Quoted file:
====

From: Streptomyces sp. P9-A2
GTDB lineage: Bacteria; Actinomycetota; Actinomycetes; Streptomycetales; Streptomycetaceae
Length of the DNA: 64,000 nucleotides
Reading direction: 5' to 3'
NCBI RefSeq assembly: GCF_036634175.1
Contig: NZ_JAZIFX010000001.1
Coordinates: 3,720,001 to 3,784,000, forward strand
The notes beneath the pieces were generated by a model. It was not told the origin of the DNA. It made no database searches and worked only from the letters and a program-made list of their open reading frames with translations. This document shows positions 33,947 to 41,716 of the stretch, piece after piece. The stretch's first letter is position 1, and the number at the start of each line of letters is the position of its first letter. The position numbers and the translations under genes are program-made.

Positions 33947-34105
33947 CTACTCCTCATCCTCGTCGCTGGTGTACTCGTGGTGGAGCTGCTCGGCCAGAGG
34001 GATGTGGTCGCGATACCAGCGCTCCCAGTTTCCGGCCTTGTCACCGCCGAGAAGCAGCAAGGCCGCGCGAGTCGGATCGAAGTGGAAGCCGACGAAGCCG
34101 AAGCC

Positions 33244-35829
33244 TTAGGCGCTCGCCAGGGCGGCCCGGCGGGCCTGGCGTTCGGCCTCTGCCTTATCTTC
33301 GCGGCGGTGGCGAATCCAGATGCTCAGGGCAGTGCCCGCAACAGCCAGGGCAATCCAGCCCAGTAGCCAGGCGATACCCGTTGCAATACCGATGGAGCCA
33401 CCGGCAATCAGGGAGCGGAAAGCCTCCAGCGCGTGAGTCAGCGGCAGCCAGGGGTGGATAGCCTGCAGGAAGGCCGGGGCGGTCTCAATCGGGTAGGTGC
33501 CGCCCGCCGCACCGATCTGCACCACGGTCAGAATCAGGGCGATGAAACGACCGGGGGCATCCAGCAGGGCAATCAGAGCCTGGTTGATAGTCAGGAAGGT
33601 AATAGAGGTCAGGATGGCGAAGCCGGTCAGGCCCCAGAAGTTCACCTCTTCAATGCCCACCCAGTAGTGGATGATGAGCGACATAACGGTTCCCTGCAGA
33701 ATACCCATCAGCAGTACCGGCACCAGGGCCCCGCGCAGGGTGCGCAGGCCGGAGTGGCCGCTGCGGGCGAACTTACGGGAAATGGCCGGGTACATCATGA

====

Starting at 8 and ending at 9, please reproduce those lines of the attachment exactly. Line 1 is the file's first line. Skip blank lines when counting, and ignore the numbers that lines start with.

The notes beneath the pieces were generated by a model. It was not told the origin of the DNA. It made no database searches and worked only from the letters and a program-made list of their open reading frames with translations. This document shows positions 33,947 to 41,716 of the stretch, piece after piece. The stretch's first letter is position 1, and the number at the start of each line of letters is the position of its first letter. The position numbers and the translations under genes are program-made.

Positions 33947-34105